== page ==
Surgeries on the inner ear always carry a risk of losing hearing and balance function, says John Carey, Johns Hopkins’ director of otology, neurotology and skull base surgery. This risk, he adds, is especially high for procedures that require opening up the semicircular canals — such as those to treat superior canal dehiscence (SCD) syndrome, a rare disease that Carey specializes in treating.
Recently, Carey and his colleagues suspected that part of the risk inherent in treating SCD was due to the loss of perilymph from opening the bony labyrinth. To solve this issue, he and his colleagues developed a new procedure that allows this surgery to occur “underwater,” using a solution with a composition as close as possible to perilymph.
To evaluate how this new procedure compares with the standard approach, Carey and his team evaluated 13 patients who underwent transmastoid repair for SCD: Six had the traditional surgery; seven had the underwater one.
“We found that our hearing outcomes with the underwater approach were better than with the standard microscopic approach,” Carey says. “So, we are happy to offer the underwater transmastoid approach, when the anatomy or other factors make this approach favorable for the patient.”
This example, Carey says, is just one of the many innovations that the Division of Otology, Neurotology and Skull Base Surgery is continually developing for patients. These research projects, including new drug vehicles for the inner ear; artificial intelligence to analyze temporal bone scans; and new MRI techniques to diagnose vestibular disorders, are improving care for patients at Johns Hopkins and beyond.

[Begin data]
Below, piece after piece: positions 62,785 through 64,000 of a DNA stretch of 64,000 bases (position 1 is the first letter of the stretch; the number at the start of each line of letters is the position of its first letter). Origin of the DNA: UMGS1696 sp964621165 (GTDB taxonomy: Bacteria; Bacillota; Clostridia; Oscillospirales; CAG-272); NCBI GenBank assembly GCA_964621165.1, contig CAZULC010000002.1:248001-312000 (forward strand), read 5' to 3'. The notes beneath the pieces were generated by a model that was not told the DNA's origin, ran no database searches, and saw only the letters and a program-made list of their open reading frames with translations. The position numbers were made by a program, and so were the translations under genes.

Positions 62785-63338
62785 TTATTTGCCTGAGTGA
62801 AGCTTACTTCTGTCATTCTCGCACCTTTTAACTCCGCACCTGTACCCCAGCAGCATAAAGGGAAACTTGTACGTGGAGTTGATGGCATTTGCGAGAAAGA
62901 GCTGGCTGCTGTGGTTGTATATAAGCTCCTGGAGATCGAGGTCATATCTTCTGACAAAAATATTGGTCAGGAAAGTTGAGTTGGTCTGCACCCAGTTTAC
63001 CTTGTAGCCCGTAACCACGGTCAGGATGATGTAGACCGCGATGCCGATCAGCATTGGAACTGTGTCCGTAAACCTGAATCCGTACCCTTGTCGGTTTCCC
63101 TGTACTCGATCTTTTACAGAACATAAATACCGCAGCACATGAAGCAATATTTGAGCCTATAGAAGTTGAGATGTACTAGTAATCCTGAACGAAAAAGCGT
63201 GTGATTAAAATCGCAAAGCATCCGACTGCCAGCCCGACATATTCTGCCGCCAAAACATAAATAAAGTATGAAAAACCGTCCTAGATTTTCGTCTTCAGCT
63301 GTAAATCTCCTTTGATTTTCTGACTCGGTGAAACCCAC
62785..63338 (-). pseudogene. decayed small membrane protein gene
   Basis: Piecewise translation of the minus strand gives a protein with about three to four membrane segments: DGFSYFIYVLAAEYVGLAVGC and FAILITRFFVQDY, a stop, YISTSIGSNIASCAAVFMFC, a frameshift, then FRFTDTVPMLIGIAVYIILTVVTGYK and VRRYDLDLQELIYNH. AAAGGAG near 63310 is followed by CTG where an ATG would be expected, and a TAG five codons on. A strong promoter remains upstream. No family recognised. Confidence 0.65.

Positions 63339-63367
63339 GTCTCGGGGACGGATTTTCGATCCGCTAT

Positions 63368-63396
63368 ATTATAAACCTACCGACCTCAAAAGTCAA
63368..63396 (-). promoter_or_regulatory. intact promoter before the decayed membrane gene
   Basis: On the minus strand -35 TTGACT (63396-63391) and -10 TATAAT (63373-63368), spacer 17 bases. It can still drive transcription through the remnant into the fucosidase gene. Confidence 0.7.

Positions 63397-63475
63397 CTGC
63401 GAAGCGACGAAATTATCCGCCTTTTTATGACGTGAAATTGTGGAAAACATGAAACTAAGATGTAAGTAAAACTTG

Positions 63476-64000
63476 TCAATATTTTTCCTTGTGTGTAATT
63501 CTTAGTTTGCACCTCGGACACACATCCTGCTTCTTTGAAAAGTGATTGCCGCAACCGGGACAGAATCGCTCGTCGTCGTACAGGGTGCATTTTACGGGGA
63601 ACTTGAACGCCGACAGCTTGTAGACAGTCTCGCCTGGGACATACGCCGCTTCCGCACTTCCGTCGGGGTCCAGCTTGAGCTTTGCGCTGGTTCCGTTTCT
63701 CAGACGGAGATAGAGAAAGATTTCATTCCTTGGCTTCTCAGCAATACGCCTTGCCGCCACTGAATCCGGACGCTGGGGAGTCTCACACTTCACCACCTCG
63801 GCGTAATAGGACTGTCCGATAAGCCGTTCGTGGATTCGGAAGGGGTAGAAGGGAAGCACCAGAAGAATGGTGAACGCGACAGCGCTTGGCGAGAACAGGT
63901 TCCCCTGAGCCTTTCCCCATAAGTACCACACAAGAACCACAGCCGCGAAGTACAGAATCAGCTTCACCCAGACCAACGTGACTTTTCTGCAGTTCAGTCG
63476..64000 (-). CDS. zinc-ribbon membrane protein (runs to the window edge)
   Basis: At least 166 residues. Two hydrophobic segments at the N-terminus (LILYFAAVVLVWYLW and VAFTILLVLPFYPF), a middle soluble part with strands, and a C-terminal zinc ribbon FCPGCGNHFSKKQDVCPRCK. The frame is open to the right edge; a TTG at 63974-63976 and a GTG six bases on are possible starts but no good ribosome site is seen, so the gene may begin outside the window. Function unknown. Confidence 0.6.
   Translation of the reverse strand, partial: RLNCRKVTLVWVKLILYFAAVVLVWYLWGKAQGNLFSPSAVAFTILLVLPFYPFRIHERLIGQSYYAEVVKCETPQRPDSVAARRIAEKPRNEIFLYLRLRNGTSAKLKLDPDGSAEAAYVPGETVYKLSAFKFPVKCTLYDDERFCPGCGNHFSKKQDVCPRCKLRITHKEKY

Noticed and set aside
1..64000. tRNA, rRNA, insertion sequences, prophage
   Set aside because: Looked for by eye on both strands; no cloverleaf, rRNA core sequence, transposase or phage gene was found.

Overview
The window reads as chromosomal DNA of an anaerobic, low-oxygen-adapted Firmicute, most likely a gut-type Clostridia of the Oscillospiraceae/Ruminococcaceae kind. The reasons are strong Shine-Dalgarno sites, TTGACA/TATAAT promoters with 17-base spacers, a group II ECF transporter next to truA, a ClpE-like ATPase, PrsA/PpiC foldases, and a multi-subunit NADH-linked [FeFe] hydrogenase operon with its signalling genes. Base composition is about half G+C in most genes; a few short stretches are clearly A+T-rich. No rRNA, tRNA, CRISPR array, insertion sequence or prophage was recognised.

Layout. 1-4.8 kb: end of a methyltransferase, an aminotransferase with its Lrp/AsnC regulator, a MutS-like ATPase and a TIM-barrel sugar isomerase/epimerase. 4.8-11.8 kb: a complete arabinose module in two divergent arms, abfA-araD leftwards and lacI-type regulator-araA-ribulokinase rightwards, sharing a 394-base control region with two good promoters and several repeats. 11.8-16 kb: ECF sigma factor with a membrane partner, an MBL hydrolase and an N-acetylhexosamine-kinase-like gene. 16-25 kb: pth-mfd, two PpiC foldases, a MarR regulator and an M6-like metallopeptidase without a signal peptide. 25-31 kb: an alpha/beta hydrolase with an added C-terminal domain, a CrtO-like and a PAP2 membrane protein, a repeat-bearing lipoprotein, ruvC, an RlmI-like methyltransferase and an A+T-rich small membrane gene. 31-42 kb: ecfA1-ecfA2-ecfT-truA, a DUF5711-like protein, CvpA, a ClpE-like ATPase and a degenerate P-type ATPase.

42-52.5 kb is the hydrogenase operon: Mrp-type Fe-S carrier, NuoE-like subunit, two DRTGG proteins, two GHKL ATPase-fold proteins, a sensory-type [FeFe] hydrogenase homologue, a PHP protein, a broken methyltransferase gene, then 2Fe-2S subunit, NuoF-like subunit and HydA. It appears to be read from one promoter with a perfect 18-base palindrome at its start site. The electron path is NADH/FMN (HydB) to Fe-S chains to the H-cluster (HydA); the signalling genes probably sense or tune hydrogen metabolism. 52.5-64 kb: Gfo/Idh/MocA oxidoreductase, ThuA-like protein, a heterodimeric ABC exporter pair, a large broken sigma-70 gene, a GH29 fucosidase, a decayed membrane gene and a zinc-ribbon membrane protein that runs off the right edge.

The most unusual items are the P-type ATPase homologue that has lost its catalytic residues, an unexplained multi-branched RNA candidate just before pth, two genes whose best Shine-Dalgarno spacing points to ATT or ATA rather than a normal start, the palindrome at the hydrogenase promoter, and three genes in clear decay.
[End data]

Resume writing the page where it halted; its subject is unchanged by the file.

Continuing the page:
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Artificial Intelligence for Automating Data Extraction
A team led by neurotologist Francis Creighton, including otolaryngologist-head and neck surgeon Masaru Ishii, is developing new methods to automatically analyze temporal bone CT scans to determine clinically and surgically relevant anatomical measurements. Traditionally, these measurements — performed on bones so small that all would fit together on a dime — are performed by manual segmentation, a time-consuming technique that’s prone to error and significant variability between users. To solve these problems, Creighton and his colleagues are evaluating using computer vision, a type of artificial intelligence, to extract needed measurements, using machine learning algorithms. “We hope that this methodology will allow us to begin to investigate what normal and abnormal metrics are between different patient populations,” Creighton says, “and in the future allow us to automate surgical planning for robotic procedures of the ear and skull base.”
Improving Imaging for Vestibular Disorders
Otologist Bryan Ward and his colleagues are using new MRI techniques — including stronger 7T magnetic fields, new pulse sequences, and improved gradients in 3T MRI — to develop higher resolution imaging of the inner ear in patients with vestibular disorders. “My goal is to use a combination of temporal bone histopathology and better inner ear imaging to identify novel causes of inner ear vestibular disorders,” Ward says.
Recently, Ward and his team published a review of vestibular disorders that are currently diagnosed by gathering a detailed history and physical exam, but should be identifiable with better imaging techniques. These researchers also recently published a temporal bone histopathology study that identified areas of vascular vulnerability in the inner ear. Upcoming publications will focus on inner ear structures that can be seen at 3T MRI and on an explanation for discrepancies in testing results that are often seen in patients with Meniere's disease.
To refer a patient, call 443-997-6467 or email JHOtoAccess@jhmi.edu